New York structured settlement expert Jennifer D'Andrea-Terreri discusses settlement planning

New York structured settlement expert Jennifer D'Andrea-Terreri joined Speaking of Settlements to discuss her structured settlement planning practice, based in Western NY, but covering the entire NY State area, including NYC and the surrounding area. This conversation, part one of a three part series on settlement planning, structured settlements, special needs and planning for clients looks at her special emphasis on working with addiction litigation, military families, special needs planning and other matters of interest to trial lawyers.

New York structured settlement expert Jennifer D'Andrea

This series looks at not only her professional work as a settlement planner, but also her expanded role as a certified mediator. Her holistic view of the process of dispute resolution, settlement planning and caring for the needs of injury victims is an excellent illustration of how the professionals, in what was once a profession that was focused exclusively on structured settlements, has expanded to provide comprehensive planning services for trial lawyers and injury victims. The Settlement Channel will be doing a series of profiles, interviews and news segments this fall looking at the changing nature of the structured settlement profession as the next generation of professionals begin to expand the scope of services and the profession responds to the changing needs of trial lawyers and injury victims. 

Jennifer's, who is the newest member of the Structured Settlement Expert Directory,  is located in Lockport, NY and you can learn more about her by going to her profile on the structured settlement expert directory and looking under the NY listing. 

Chimp Attack Lawsuit

The brother of a woman mauled by a 200-pound chimpanzee in Connecticut last week has been appointed her conservator, and is taking legal steps to prepare a possible lawsuit on her behalf. Stamford Probate Judge Gerald M. Fox Jr. appointed Michael Nash as temporary conservator to his 55-year-old twin sister, Charla, on Tuesday. Charla Nash was critically injured in a Feb. 16 attack by a chimpanzee owned by her friend, 70-year-old Sandra Herold of Stamford. Neither Nash nor the family's attorney, Matthew Newman, would comment on who they might sue. "We're pursuing all potential legal avenues," Newman said.

Herold, who owned the 14-year-old chimp for nearly all his life, fed Travis the finest foods, including steak, lobster, cheesecake and wine. She said Travis combed her hair and slept with her. When he was younger, the chimp starred in TV commercials for Old Navy and Coca-Cola, made an appearance on the "Maury Povich Show" and took part in a television pilot.


Herold asked Charla Nash to come over the day of the attack to help lure Travis back into her house. Herold has theorized that the chimp attacked to protect her because he didn't recognize Nash, who had changed her hairstyle, was driving a different car and was holding a stuffed toy in front of her face to get Travis' attention.

Herold stabbed Travis with a butcher knife and struck him with a shovel in unsuccessful attempts to get him off Nash. Police, who shot and killed the chimp, said Nash's face appeared to have been ripped off in the 12-minute attack.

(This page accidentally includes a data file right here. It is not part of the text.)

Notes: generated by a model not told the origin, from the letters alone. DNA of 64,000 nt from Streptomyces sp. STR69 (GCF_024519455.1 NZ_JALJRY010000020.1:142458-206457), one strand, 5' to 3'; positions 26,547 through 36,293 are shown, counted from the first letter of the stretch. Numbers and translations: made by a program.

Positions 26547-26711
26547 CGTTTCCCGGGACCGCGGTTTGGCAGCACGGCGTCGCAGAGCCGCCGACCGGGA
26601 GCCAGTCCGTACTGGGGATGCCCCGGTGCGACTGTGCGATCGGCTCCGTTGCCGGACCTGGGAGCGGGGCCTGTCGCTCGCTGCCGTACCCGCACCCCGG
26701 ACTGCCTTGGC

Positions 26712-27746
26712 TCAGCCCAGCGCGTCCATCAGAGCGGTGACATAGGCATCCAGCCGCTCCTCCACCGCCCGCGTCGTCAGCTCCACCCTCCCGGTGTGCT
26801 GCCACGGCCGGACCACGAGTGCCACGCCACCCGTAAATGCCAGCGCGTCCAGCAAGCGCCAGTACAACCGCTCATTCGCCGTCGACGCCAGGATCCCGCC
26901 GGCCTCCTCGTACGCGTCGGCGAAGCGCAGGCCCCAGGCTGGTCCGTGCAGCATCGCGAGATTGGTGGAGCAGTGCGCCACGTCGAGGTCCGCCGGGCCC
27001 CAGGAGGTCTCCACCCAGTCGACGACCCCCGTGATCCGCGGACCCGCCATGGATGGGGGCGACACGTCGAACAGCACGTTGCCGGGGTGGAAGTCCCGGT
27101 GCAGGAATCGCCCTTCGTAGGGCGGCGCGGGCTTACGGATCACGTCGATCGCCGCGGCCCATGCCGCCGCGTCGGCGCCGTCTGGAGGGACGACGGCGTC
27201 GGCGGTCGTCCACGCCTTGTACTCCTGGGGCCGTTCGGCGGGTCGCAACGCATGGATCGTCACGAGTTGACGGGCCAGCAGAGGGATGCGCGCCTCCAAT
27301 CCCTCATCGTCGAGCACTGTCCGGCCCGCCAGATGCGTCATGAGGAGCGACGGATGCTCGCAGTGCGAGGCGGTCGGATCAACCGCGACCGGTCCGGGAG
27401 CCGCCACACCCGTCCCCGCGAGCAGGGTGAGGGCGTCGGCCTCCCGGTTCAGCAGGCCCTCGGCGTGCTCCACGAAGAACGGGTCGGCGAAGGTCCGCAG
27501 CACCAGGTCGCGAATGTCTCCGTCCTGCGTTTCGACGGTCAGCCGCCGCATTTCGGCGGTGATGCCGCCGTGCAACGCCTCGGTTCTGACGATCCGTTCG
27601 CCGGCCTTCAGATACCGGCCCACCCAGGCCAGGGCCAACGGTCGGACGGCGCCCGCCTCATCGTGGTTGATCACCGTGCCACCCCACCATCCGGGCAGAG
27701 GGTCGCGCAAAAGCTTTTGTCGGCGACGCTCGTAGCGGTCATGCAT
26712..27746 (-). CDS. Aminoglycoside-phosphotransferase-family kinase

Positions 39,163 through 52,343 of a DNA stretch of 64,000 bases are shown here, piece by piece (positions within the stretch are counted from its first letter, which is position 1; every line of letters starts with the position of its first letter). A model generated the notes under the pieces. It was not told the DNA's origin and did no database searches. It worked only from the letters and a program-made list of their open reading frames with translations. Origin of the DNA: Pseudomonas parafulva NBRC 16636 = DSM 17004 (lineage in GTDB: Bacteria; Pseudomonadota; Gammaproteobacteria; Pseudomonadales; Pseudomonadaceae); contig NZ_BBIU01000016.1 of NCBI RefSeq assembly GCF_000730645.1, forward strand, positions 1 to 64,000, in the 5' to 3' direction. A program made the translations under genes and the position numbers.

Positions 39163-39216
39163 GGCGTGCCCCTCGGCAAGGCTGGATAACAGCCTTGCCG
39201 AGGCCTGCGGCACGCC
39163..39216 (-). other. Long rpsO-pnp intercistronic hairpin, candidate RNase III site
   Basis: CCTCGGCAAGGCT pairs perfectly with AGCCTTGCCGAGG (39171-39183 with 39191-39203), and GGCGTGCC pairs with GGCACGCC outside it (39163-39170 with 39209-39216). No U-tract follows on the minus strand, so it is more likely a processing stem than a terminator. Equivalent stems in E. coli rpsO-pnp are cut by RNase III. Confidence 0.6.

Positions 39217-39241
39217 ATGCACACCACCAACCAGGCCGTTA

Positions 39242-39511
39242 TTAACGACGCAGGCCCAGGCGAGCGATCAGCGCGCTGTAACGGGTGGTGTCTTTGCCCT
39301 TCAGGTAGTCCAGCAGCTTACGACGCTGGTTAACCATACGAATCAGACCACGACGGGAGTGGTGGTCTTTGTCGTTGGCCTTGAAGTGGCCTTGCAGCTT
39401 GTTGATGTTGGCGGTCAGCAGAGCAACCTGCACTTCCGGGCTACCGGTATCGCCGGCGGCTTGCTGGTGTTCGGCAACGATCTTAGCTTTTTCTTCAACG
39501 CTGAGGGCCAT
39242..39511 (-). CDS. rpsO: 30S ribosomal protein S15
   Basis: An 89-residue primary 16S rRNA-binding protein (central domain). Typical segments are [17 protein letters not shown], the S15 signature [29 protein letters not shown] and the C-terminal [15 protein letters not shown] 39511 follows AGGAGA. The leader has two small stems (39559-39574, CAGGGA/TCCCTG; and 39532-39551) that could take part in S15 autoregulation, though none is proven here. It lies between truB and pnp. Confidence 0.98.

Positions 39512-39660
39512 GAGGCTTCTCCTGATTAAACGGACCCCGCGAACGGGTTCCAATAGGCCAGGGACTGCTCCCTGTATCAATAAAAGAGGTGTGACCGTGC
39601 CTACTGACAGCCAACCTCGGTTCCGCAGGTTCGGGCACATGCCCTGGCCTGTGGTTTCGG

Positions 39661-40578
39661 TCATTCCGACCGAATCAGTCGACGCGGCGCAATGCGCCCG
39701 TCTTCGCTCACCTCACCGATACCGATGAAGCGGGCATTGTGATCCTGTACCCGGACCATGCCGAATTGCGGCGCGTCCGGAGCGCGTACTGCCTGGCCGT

Four teams of surgeons operated on Nash for more than seven hours to stabilize her before she was transferred three days later to the Cleveland Clinic. The family is gathering photos of Nash to send to the clinic for possible reconstructive surgery, said Capt. Richard Conklin.

Herold has made conflicting statements about whether she gave Travis the anti-anxiety drug Xanax before the attack. She has also said he suffered from Lyme disease. A test for rabies was negative, and results from a necropsy are pending.

Authorities have not said whether Herold will face criminal charges. Connecticut law allowed her to own the chimp as a pet. On Tuesday, the House passed a bill, 323-95, to ban the transport of monkeys and apes across state lines for the purpose of selling them as pets. The measure now goes to the Senate for a vote.

Scott Drake talks with Animal legal Defense Fund Founder Joyce Tischler

Tough Time for Girls in the Juvenile System, Featuring Judge Eugene Hyman

There is a big hole in the system with respect to juveniles, as once they enter, they don't necessarily exit, says retired Superior Court Judge of Santa Clara, California, Eugene Hyman.  He adds that there is an infinite amount of money when it comes to building facilities but not rehabilitation.

Hyman believes that young men and women have different needs when it comes to rehabilitation and the system as a whole, whether it's adult or juvenile, is oriented more towards males in terms of rehabilitation.  Young women have different experiences with respect to trauma, he notes, such as more sexual assaults and more exposure to violence and "the intervention needs to reflect those problems."

It is important to deal with the genders differently but Hyman says services that are provided need to be constitutionally equal, meaning it would be inappropriate to have more services for women than men because that would be discriminatory.  That being said, it doesn't mean it can't be gender-specific with regards to the intervention, notes Hyman.

Early intervention is key, says Hyman, and a lot of states, like California, are getting away from incarceration with respect to truancy.  The problem, he adds, is more in terms of dealing with the families and holding the parents accountable and that there needs to be more counseling services to get to the root of the problem.

Honorable Judge Eugene Hyman has received numerous awards and recognition for his work with families and children and has appeared on numerous television news shows. For more information, visit He is also a featured commentator on The Family Law Channel and The Legal Broadcast Network.